Executive Summary

The US pork industry has long believed in “continuous process improvement” for all aspects of pork production, and the search for better nutrition, genetics, facilities, welfare, and health has driven the evolution of the industry over the decades. As a result, today’s US pork industry is a world leader in production efficiency, product quality, and competitiveness. However, recent events have exposed two threats to this leadership position:

  1. pathogens endemic to the US that resist traditional control strategies and
  2. pathogens (trade impacting diseases) whose detection within our borders would immediately cause a ban of US pork from global markets and result in a seismic shift and economic hardship across the entire US pork industry.

Benjamin Franklin’s words seem written for these circumstances: “By failing to prepare, you are preparing to fail.” That is, it is our responsibility to prepare for the risks that threaten our future. But how should the industry move forward? Initiated in 1935, the National Poultry Improvement Plan (NPIP) is a poultry industry-driven entity designed to promote health and control targeted diseases among participating US poultry producers and slaughter facilities, and presents a possible model for the pork industry to learn from and consider. A study was commissioned by the Swine Health Information Center in 2018 with the aim of understanding the NPIP and assessing the potential for an NPIP like program to support the US pork industry. While there are many species- and industry-specific considerations, in the opinion of these authors, the findings of this study suggest that a “US Swine Health Improvement Plan,” modeled after the NPIP, could provide an effective platform for addressing the major swine health related challenges, opportunities, and risks confronting the 21st century US pork industry.

Key Points

  • NPIP functions to safeguard, improve, and assure the health of US poultry and egg industries and enhance the position of the US poultry products in domestic and global markets.
  • Participation in NPIP is voluntary and almost universal among commercial poultry and egg operations throughout the US.
  • NPIP coordinates industry, state, and federal partners to address targeted poultry health issues. That is, NPIP brings together the expertise, capabilities, and influence of stakeholders and subject matter experts to determine the best strategy to achieve industry goals and establish industry standards.
  • NPIP guidelines and health status classifications are used by US poultry and egg industry participants to represent their animals’ health status and demonstrate freedom from specified trade and non-trade impacting diseases at points of sale, exhibition, interstate movement, and in support of international trade.
  • Decisions on NPIP program content and direction are established through a majority vote of a congress of industry stakeholders at the NPIP Biennial Conference, approved by USDA APHIS leadership, and then published in the Code of Federal Regulations (9 CFR) and NPIP Program Standards document, i.e., a voluntary program recognized by Federal and State authorities across all 50 states. The 9 CFR and NPIP Program Standards document are updated as needed according to the decisions made at each NPIP Biennial Conference.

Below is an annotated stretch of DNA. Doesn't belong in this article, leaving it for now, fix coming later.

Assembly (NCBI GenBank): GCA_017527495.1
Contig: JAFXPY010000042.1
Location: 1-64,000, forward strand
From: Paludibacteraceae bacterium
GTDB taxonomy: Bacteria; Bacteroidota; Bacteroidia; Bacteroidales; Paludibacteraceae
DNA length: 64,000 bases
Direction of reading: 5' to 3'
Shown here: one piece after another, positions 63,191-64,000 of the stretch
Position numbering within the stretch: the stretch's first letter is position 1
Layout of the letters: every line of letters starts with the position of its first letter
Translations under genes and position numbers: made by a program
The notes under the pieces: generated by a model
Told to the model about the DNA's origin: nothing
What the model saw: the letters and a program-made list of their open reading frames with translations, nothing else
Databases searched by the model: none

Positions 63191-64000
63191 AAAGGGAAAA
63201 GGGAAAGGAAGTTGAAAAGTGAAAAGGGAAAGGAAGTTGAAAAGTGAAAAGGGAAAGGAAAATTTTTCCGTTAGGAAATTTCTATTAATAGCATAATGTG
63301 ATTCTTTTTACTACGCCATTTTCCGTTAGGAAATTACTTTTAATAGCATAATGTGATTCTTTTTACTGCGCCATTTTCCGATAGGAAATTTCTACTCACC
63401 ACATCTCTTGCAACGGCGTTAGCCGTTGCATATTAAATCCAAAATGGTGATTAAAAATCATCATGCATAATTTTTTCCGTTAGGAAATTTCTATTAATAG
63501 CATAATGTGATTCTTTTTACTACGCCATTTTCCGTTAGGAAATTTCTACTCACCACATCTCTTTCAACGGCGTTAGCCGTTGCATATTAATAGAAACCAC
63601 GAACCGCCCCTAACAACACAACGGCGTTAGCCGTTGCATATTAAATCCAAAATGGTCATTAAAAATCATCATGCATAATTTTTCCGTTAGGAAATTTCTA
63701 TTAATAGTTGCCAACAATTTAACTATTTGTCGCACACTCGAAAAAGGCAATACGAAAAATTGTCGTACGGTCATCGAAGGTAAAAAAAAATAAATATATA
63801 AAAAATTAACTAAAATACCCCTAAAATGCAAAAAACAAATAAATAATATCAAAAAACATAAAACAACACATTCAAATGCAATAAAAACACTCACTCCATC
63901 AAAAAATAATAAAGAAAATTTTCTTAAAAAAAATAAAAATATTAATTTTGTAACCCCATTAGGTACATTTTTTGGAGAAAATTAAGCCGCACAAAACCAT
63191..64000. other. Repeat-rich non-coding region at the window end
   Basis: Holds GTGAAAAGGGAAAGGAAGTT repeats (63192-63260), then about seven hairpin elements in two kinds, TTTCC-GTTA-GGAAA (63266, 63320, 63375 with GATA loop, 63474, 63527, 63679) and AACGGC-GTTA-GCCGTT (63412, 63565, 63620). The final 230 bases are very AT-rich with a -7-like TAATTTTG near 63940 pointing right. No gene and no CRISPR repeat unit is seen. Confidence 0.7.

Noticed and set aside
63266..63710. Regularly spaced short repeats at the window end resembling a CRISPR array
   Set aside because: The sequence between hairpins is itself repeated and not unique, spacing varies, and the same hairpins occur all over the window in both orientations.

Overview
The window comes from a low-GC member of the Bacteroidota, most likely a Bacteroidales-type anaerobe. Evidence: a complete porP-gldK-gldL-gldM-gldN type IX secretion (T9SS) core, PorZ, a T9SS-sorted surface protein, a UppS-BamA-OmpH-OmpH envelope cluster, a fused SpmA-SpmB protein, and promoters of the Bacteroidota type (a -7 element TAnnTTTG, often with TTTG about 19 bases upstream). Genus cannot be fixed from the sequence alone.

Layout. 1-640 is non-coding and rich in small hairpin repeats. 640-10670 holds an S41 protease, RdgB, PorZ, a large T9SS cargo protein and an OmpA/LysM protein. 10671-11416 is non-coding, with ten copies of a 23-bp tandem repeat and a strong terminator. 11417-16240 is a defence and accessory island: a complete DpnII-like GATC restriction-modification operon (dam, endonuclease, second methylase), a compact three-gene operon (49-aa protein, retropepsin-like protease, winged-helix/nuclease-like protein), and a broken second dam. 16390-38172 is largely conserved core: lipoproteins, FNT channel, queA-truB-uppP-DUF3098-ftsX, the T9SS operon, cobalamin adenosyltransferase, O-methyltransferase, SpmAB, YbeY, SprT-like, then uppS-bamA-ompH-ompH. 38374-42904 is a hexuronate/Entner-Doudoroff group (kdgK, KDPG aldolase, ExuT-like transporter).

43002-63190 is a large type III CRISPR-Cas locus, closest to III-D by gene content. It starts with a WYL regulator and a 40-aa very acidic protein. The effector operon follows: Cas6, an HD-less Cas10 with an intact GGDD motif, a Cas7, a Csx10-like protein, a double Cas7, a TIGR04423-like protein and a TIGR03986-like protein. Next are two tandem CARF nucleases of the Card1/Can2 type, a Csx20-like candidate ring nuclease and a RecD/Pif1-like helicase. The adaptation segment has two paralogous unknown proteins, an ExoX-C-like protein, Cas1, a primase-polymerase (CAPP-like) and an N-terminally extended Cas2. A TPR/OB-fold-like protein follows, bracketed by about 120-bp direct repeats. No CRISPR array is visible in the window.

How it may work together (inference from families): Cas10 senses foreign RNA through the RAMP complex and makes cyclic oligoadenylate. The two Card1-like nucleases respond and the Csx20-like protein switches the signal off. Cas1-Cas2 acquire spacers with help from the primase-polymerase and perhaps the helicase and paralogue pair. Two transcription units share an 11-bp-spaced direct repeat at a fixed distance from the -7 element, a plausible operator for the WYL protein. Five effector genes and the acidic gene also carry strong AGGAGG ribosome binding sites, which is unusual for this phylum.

• Poultry and egg producers, hatcheries, slaughter facilities, and states determine their participation and which NPIP certifications they choose to pursue and obtain. Each state has an NPIP Official State Agency that is structured and operates in a manner that best meets the needs of the poultry and egg industries within their respective state.
  • Globalization, multi-site production, and a marked dependence on export markets have changed the landscape of swine health and the impact of disease incursion on the US pork industry. In particular, trade impacting disease risks and recurring endemic diseases of high consequence are substantial challenges. Scalable solutions to these major and well-recognized challenges are largely beyond the immediate control or influence of any individual producer, processor, existing entity, or state.
  • “Next generation” animal health assurance and area regional disease control solutions are needed to secure the future of the highly mobile and export-centric US pork industry. Experience affirms that solutions offered by government or industry, each acting independently, will not be timely, capable, or robust enough to keep pace with industry needs. State and federal animal health agencies lack the resources, capacity, and industry-specific know-how, while industry only solutions lack the coordination and authority to establish official standards and health status certifications across legally recognized areas, states, regions, or by well-defined segments of the commercial pork industry.
  • NPIP’s unique industry, state, and federal partnership provides a platform wherein industry stakeholders play a direct and on-going role in establishing poultry health standards, definitions, and policies across the US poultry and egg industries. The basic tenets and approach used by the NPIP could serve as a road map for pork producers and packers (slaughter facilities) interested in more directly and systematically addressing the major swine health issues of high consequence and better positioning the future of the US pork industry in the domestic and global marketplace.


Icon for the Creative Commons Attribution-NonCommercial-NoDerivatives 4.0 International License

Case Study: Is it Time for an NPIP like Program for the US Pork Industry? Copyright © 2019 by Rodger K. Main, Pamela Kay Zaabel, Kerry Leedom-Larson, James A. Roth, and Jeffrey J. Zimmerman is licensed under a Creative Commons Attribution-NonCommercial-NoDerivatives 4.0 International License, except where otherwise noted.

Share This Book